Whether you want to skip the candle making kits for some better-quality equipment or are just taking inventory of what you already have, we’ve put together this list of candle making equipment to help you get started.
Candle Making Equipment
Below we’ll talk about the bare minimum of what you need to get started, as well as some of the extra upgrades to help make things easier. Don’t feel like you have to get everything! Just buy what you need to get started.
Especially when you’re working with essential oils and fragrance oils that have a lower flashpoint, it’s important to be able to accurately and quickly tell the temperature of your wax.
You’ll want to find a good thermometer that lets you quickly (and safely!) tell the temperature. A meat or candy thermometer works perfectly fine, but you’ll want to be careful that they don’t slip in if they don’t come with a clip. (Frying thermometers usually come with a clip.)
Glass thermometers work if you can’t get anything else, but I generally don’t recommend them. Cheaper glass thermometers are liable to break when they’re exposed to the high temperatures you’ll be working with.
The best thermometer is an infrared thermometer, as they allow you to tell temperatures at a distance. Once you get ahold of one of these, you’ll never go back to regular thermometers. They’re just as accurate, often quicker, and you don’t have to deal with cleaning off wax.
Pots and Heat Sources
Next, you’ll want to find something to melt and pour your wax with.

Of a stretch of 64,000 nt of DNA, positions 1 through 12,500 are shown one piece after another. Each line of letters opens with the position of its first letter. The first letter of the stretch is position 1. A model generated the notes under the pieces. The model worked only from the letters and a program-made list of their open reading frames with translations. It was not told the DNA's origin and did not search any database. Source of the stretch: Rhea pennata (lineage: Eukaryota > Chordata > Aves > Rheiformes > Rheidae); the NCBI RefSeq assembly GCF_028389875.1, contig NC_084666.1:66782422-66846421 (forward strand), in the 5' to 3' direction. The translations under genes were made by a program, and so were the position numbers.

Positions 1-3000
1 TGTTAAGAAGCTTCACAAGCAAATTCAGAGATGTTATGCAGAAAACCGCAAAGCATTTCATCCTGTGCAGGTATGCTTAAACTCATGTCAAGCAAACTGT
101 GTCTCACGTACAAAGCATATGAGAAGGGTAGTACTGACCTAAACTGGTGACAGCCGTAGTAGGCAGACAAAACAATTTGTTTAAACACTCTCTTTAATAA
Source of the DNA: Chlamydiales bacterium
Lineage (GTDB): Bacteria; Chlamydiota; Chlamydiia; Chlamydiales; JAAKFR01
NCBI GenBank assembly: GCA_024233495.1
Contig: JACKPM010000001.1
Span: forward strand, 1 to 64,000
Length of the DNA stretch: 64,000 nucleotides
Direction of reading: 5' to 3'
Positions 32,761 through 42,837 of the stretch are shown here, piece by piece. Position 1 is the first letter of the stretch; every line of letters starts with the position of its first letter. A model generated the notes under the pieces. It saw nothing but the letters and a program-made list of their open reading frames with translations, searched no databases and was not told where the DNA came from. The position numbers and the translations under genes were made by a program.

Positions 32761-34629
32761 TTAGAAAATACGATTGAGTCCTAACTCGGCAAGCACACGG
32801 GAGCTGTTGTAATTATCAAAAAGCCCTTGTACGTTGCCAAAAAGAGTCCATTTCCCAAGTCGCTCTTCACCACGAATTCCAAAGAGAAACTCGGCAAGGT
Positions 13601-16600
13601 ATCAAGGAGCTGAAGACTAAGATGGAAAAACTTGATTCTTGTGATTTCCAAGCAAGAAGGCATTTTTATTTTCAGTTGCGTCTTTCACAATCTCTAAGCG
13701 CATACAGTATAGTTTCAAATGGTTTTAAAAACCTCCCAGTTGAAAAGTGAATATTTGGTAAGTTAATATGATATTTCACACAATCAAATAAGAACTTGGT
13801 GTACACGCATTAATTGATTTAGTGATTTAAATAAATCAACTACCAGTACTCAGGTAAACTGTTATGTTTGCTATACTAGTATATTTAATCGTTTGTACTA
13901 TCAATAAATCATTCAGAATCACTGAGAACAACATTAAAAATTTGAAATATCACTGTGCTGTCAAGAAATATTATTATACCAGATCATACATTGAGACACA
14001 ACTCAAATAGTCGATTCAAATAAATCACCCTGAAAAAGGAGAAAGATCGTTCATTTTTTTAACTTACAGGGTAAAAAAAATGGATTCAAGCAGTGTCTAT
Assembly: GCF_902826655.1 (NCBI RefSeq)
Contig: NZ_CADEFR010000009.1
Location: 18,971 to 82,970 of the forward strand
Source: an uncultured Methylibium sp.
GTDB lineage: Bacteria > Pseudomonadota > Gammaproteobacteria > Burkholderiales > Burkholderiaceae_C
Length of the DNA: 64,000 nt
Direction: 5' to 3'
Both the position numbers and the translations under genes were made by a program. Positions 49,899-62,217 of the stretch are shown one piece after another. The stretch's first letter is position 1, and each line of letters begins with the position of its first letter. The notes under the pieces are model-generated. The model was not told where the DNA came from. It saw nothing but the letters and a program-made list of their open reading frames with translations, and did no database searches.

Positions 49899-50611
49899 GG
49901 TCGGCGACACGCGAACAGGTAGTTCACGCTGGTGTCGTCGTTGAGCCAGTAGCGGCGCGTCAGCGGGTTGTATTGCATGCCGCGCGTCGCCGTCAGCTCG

At the very least, wax needs a double boiler to melt. (I used a giant metal mixing bowl on top of a pot filled a quarter of the way with boiling water—not exactly the safest thing!) If you don’t have a double boiler, a thick glass measuring cup in a boiling pot of water works just as well.
Ideally, you want your hands to be free to work on other things and you don’t want to have to watch it too much, especially if you’re trying to quickly make candles in bulk. Do yourself a favor and skip the metal bowl.
You’ll also want to get something for pouring. Your melting and pouring containers might be the same thing at the start, but eventually, you’ll want to invest in a good pouring pot. 4-pound aluminum containers work great and easily fit on most heating elements.
Don’t make the mistake of getting frothing pitchers, which usually have metal handles. Not great when you’re pouring incredibly hot wax—heat can transfer to the handle fairly quickly. You’ll want to make sure you get one with a heat-resistant handle.
Affordable measuring scales are easy to come by. You’ll want something that’s accurate, with little deviation, and weighs up to about 10 kg. Pretty much any normal baking scale will work just fine for candle making.
It’s hard to go wrong with most wick holders—the only thing you really want to make sure of is whether or not they’re large enough for multi-wick candles if you plan on making larger candles.
Otherwise, you can look for the cheapest options. Wooden candle wick holders tend to be a little more affordable and you can usually find packs of 100 to 200 for just a little over five dollars.